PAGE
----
CO2 POLICIES: Fleets still shy of CO2 policies
06 December 2011
Exclusive research conducted for BusinessCar by industry giant Lex Autolease shows that emissions-based choice lists are far from universal. Paul Barker reports
Despite the continued focus on vehicle emissions, the CO2-based taxation system, and the obvious links between emissions and economy and therefore cost, many fleets are still not operating a CO2-based company car policy, according to a survey of fleet drivers carried out by Lex Autolease for BusinessCar.
Of those surveyed, 40.6% said they had an emissions-based policy, while 38.5% did not, with 22.9% unsure about whether their fleet has a CO2 restriction, itself an admission of a lack of focus on emissions.
"The fleet market is an interesting thing because the diversity of businesses that operate vehicles is massive and focused in different places - it has different people managing the fleets, such as procurement, HR etc," says Chris Chandler, principle consultant, strategic fleet consultancy at Lex Autolease. "We've got a fairly broad church - some fleets are absolutely focused on CO2 and will pay extra for vehicles that lower CO2, but the vast majority sit in the middle for cost and environment. We do, though, have very proactive companies that generate CO2 reduction targets on fleet and overall business efficiency."
The research showed a slowing in the introduction of CO2 caps. Just 11.1% of fleets with a cap introduced them this year, compared with 38.9% coming in during 2010 and 27.8% in 2009.
"Over the past three years we've gone from people talking about the benefits to saying they want to do it and asking how to bring it in," says Chandler. "So we go in and analyse the fleet and introduce CO2 grades. Clients balance vehicle restrictions and choice against environmental and cost benefit."
The wider financial climate has also been important. "My personal view is that there's a strong recessional link between the need for companies to save money and reduce cost, and an increased focus on the environment," says Chandler, pointing to the impact of the economic woes on the industry. "2011 is lower because most of them that went to make a move have done so by now."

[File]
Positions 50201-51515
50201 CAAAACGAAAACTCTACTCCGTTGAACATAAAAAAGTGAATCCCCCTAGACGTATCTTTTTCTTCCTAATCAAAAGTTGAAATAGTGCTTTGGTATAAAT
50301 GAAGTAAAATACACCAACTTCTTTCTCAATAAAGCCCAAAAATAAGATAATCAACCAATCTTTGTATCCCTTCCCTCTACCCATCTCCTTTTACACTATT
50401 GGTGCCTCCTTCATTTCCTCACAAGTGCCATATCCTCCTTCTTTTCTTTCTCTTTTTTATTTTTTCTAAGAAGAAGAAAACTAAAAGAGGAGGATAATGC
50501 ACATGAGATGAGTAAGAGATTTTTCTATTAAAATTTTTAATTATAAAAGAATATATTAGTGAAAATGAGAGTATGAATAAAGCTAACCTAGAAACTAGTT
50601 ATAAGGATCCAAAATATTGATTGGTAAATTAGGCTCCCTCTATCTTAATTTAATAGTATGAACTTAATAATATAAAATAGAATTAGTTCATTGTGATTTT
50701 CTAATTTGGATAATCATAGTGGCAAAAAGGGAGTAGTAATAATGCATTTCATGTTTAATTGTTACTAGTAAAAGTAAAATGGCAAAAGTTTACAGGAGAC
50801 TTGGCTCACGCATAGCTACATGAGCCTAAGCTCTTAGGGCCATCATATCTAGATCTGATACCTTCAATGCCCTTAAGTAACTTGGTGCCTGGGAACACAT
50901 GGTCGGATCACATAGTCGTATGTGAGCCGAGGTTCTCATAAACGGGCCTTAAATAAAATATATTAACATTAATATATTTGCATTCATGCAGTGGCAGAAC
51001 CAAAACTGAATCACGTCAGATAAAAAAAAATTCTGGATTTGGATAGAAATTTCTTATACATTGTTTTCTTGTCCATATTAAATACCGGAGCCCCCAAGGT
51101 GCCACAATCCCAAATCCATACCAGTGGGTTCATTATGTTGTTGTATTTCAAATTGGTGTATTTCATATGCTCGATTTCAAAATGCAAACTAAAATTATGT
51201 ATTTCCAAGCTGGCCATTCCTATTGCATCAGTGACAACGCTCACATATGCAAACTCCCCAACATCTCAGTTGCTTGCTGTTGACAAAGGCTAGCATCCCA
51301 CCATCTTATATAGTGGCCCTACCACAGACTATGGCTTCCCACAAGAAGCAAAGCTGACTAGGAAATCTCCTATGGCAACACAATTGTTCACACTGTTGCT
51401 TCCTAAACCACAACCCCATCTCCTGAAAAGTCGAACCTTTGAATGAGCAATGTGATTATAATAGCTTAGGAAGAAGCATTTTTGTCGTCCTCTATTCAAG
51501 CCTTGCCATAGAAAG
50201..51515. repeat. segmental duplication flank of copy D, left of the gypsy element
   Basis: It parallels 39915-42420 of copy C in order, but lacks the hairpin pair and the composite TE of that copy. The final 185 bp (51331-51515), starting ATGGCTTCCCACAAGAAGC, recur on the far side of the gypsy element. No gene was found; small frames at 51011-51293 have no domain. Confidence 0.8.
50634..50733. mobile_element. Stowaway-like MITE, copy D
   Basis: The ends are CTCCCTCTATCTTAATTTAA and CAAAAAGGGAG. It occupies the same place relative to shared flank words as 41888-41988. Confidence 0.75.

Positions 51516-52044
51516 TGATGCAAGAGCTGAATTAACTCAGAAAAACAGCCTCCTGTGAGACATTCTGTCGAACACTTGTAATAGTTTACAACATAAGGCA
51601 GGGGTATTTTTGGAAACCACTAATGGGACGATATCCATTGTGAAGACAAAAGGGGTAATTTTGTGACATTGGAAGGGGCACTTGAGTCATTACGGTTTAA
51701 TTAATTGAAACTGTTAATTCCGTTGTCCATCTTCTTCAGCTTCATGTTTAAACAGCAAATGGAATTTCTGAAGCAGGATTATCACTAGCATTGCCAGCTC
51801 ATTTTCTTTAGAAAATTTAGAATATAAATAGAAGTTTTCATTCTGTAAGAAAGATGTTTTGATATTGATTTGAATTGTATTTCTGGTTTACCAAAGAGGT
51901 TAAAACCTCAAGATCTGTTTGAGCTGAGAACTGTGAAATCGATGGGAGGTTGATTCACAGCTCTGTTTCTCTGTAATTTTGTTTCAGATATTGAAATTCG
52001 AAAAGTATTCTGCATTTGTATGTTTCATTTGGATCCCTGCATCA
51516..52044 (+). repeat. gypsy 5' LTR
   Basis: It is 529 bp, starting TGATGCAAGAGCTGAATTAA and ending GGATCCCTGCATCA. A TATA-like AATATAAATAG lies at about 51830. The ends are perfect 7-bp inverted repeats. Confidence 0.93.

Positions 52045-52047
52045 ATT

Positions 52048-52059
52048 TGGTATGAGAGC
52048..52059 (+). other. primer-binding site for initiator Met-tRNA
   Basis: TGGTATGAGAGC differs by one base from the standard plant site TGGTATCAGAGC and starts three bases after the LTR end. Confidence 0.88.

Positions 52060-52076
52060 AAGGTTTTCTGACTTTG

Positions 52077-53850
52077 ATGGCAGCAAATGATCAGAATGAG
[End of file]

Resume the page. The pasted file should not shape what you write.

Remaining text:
Only 15.8% of those company car drivers not currently at the mercy of a CO2 cap are expected to be subjected to one next year, with 56.1% unsure if they would be and 28.0% sure they would not be.
Chandler points to the human resources and morale impact of limiting vehicle choice by CO2 as reasons for companies shying away from such a move. "With some companies, as long as a vehicle is fit for purpose it's accepted, but there are some clients where employee benefit and morale are important, so they need premium vehicles," he says. "The good news is that brands like BMW, Audi and VW have been leading the march, so it's not a case of having low-emitting vehicles meaning having a lower brand.
"It is an education, so people realise these cars are very driveable and you can have high-spec cars that fit into these grades," continues Chandler.
"It's not necessarily the fact that companies are bringing in a 120g/km cap that upsets staff, it's that certain vehicles are not on their own choice lists any more. It seems unfair to them, and it's a balancing act to ensure there is still a decent selection of vehicles at a certain level employees would expect."
The research also returned hybrid availability at what Chandler describes as "about the level I would expect", with 50.0% of fleet drivers saying the technology was available to them, while 47.9% of drivers surveyed said 4x4 vehicles are on their choice lists, helped by both the recent harsh winters and the growing number of lower-emission vehicles with all-wheel drive. "In the past few years we've seen some remarkable achievements from motor manufacturers, and if they continue we're in for an exciting time, but it's difficult to keep up," concludes Chandler.
Although capping emissions on vehicle choice lists is one method of managing costs, Chandler recommends the further step of a whole-life cost approach for complete control. "CO2 caps are good and useful but are a bit of a blunt tool," he says. "Some have whole-life cost caps instead, so high-tax poor-fuel economy vehicles would be ruled out anyway. But for simple fleets a CO2 cap links to the environment and people's tax and will do 85-90% of what WLC will do."